Homi Bhabha, director of the Mahindra Humanities Center at Harvard, has some helpful (and lucid) remarks on his director's welcome page in regard to the nature of and need for the humanities. Check out the website for his center and watch this short video where he articulates similar ideas:
Bhabha makes several statements in the video that are central to his understanding of the humanities and, I think, key in expanding what our view of the humanities can be. He says for example (the following quotations from the movie are "cleaned-up" and not verbatim transcripts):
We need to make a distinction between the humanities as a certain set of disciplines which have always been associated with the humanities--literature, religion, philosophy, classics of various cultures, language--these are the disciplines we usually recognize as the humanities disciplines. But the humanities also provide a climate of opinion or a culture of knowledge, something wider than these disciplines.Reread that last line and you will see what Bhabha is driving at. I am not sure that I would limit the creation of a "climate of opinion" or a "culture of knowledge" to the humanities. But the humanities certainly are central and perhaps even the key area of academic knowledge and investigation in the creation of the academic climate/culture. Bhabha goes on to give three reasons for this; I have noted a keyword for each reason in bold.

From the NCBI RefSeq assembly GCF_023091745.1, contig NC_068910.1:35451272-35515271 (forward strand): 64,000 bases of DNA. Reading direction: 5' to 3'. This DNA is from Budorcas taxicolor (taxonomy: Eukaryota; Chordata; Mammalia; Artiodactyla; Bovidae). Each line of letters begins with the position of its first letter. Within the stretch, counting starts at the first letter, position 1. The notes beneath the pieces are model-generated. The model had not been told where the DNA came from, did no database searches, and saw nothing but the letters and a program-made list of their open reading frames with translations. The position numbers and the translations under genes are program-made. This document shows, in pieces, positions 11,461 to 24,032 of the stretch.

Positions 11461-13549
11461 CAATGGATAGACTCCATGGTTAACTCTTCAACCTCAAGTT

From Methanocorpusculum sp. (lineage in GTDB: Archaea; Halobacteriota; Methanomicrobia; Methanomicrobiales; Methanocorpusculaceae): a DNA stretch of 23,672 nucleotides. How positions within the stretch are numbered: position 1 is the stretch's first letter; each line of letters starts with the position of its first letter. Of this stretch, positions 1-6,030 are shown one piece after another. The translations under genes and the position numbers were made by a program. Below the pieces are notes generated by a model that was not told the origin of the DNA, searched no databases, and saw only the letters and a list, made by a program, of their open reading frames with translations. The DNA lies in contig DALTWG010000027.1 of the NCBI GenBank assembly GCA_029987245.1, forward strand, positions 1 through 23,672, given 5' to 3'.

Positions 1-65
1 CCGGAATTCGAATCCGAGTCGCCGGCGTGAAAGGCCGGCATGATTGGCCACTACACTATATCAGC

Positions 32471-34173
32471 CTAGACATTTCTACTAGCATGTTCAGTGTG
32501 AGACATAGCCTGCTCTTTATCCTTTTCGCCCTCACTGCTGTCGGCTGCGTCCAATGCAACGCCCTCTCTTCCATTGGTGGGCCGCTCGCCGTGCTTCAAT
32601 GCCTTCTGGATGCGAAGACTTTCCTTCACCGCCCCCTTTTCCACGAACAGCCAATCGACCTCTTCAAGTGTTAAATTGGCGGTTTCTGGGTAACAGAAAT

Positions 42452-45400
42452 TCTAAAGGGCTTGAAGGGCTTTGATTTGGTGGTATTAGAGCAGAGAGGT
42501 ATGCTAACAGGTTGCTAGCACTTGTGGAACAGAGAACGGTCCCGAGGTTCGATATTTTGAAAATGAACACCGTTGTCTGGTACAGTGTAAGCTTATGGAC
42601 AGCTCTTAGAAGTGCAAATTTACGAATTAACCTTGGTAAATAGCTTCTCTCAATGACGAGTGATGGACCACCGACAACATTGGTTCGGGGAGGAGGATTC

First, "The humanities focus very much on interpretation, how we take information and through interpretation create what we call knowledge."
Second, it is particularly through the humanities that we find ourselves "reflecting on moral values, social values, cultural values in times of transition."
Third, "The humanities are extremely important in making connections between the human sciences, the social sciences, and the hard sciences. Why? Because it features interpretation and transition so centrally."
I like how he ties together the essence of the humanities (interpretation and transition)--an essence that remains whether one is studying literature, language, philosophy, or theology--with the ability to relate the humanities to other areas of knowledge. Of course, as Sokal and Bricmont reminded us, we must be extremely careful when trying to draw such connections, especially between the humanities or social sciences and the hard sciences. This is something that critics tend to say Bhabha has not done well in his own work on postcolonialism and cultural studies.